On Bruxie

Last week (to the date; we went on January 18th), we were meeting a friend/work colleague of Brandon’s for a late lunch. We needed to find something on Colorado Boulevard and we were hoping to try something new, so we decided to try Bruxie.

bruxie

Bruxie is a waffle cafe based out of California, making sandwiches with waffles instead of bread. We like waffles and we like sandwiches, so we figured hey, why not?

Brandon had their standard chicken and waffles (because hey, why not?) and I had their roasted turkey club – roasted turkey, applewood bacon, gruyere, avocado, tomatoes, romaine lettuce, and pesto aioli.

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With it came fries and I chose to forgo my typical water for their old-fashioned, artisan-crafted cane sugar sodas (root beer). Brandon tried the orange and it was ORANGE. Almost too orange-y for me, and I like orange soda. The root beer was good – nice and smooth.

The sandwich itself was pretty good. I enjoyed it.

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(sandwich close-up).

The fries were okay; I actually prefer Chick-Fil-A’s waffle fries (sorry, Bruxie!).

The big question: would I go there again? Probably. It was a decent, affordable lunch option (and we haaaaaate figuring out lunch). *Could* I go there again is the real question – Yelp and comments on Bruxie’s Facebook page are saying that the Colorado location might be closed.

If it’s not … try it out. If it is … check it out next time you’re in SoCal?

Pro Bull Riding 2015

Since we so thoroughly enjoyed ourselves at PBR at the Stock Show last year, we decided to go again this year. I also learned the lessons of last year and bought better seats.

Continuing on with the “learning from history” theme, we also chose NOT to eat at the Stock Show itself, choosing instead to go to the Stockyard Saloon, which is basically on the grounds, but outside the paid admission area. The place is fairly old school – our beers were in cans! – but it wasn’t bad. We both had salads, I had a bacon cheeseburger and Brandon had a steak sandwich. The only thing that truly disappointed both of us was that the cheese on the cheese fries? Melted cheddar grossness. Like cheddar sauce, not actual shredded and THEN melted cheese. Some people like that … not me. I like my cheese not in liquid form.

After dinner, we headed into the Stock Show itself for a few moments. We were considering going to a PBR 101 thing, but ended up not quite having enough time. As a lot of the stuff is the same year after year (and Brandon’s foot was killing him), we mostly just hung out near the horses and talked to them before heading over to the Denver Coliseum

The bull riding itself (as well as team penning – got to see that again this year!) was awesome and the new seats weren’t bad. I think if we want truly good seats, we’ve got to hop on them as soon as they go on sale …

(Also: I need a better camera or figure out a better way with my point-and-shoot to get action shots …)

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Yes, the bull is bucking even though it doesn’t look like it here.

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Team penning.

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On Civic Center EATS

While I get in the terrible, terrible habit of delaying these blogs until the things contained within are no longer around, the topic of today’s post isn’t over quite yet! Okay, so Thursday’s the last day, but still …

Anyway, for the past nine years, the city of Denver does a thing called Civic Center EATS on the vast majority of Tuesdays and Thursdays from late May through early October. Essentially, a bunch of food trucks converge on Civic Center Park from 11am through 2pm to feed you delicious, delicious lunch. We’ve considered going for at least the past three years, but finally only made it this year.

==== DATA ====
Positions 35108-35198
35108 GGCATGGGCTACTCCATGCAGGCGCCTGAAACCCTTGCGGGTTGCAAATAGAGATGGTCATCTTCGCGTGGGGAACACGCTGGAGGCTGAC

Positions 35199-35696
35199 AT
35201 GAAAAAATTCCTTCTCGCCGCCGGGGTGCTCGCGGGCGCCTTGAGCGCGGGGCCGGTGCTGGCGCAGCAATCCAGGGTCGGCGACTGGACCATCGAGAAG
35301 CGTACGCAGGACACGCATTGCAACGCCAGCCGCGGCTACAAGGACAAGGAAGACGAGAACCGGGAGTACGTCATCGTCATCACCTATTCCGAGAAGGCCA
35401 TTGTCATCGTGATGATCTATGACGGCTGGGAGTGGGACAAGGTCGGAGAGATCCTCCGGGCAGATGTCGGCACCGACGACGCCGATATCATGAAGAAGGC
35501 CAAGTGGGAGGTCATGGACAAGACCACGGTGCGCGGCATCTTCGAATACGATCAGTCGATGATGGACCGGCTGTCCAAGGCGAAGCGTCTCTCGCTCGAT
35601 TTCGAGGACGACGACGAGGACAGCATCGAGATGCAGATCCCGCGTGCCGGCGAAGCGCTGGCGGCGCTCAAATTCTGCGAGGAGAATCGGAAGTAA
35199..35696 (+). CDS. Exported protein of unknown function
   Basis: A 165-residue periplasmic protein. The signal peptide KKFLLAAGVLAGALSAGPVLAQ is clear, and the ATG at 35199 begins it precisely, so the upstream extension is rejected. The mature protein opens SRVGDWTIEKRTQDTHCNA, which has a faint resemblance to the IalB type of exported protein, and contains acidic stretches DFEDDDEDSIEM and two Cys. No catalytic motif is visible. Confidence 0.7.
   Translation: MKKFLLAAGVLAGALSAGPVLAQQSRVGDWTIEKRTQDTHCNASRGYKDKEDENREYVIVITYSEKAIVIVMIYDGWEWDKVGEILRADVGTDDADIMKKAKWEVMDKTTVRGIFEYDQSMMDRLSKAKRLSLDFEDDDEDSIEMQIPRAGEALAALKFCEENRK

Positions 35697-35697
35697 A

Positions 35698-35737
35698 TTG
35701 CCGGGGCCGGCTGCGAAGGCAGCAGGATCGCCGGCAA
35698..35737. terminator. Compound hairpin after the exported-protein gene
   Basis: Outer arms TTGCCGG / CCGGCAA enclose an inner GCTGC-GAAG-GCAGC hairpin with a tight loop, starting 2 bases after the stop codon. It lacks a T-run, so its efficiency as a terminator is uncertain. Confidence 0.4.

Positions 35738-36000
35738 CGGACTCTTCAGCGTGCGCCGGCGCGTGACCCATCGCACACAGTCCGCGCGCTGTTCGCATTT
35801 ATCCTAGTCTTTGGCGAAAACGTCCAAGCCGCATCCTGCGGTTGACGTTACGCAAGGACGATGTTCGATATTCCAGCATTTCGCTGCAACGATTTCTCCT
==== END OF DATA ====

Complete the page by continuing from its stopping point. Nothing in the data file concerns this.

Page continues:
And then we went twice. The first time was in the midst of date day to the zoo and the DMNS.

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The masses of people.

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Where I got my lunch.

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Mmmm, chicken souvlaki pita.

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Brandon and his sliders.

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Slider close-up.

The first time we went, we went on a Thursday. The second time, on a Tuesday as different trucks will show up each day. Certain trucks are only Tuesdays, others Thursdays; some, both days.

The second time, we met downtown after we both got off our respective jobs. I forget exactly what Brandon had, but I had a lobster BLT:

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Thinner bacon probably would have been better …

If you’re in Denver mid-week in the summer and want a fun (and possibly affordable; depends on how crazy you get …) lunch idea, Civic Center EATS is a fantastic option.

Root Down DIA

Back in July for my birthday, Brandon surprised me with a quick jaunt to Vegas. I was totally cool with this … if we got to the airport early enough so we could head over to Concourse C and get breakfast at Root Down.

If you recall, we tried their main Denver location back in March (blogged about it in April). So, since I had heard decent things about their breakfast, we decided to take the time and do it.

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Entrance.

As it should be, the decor/design of the DIA location is very similar to the Denver location in that it’s all been repurposed from something else – most of it with an airport vibe.

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Globes hanging from the ceiling. Totally cool.

A menu doesn’t really exist online for the DIA location, but I took pictures of our food anyway.

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Brandon’s meal. Simple scrambled eggs, bacon, croissant and roasted potatoes. Including purple potatoes – so awesome.

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My meal. This was very similar to the breakfast sandwich off their brunch menu, which is:
Fried Egg Sandwich: Croissant, Romesco sauce, Grilled scallions, Iberico Cheese, Avocado and Tomato

Mine didn’t have the scallions and it came with bacon. I also asked for none of the sauce, because according to the waiter’s description, it was spicy, and I don’t do spicy. It was absolutely delicious and TOTALLY better than Brandon’s breakfast. I highly recommend this sandwich.

DIA has breakfast options. There’s Pour La France!, Einstein’s, McDonald’s, Jimmy’s, Caribou, Timberline Grill … and most of them aren’t terrible. But if you’re going to choose to sit down at a place anyway, get to the airport a bit early and head to Root Down. It’s about the same, price-wise, as Timberline Grill or any of the other sit down places, but you know you’ll be getting high quality food that’s insanely delicious.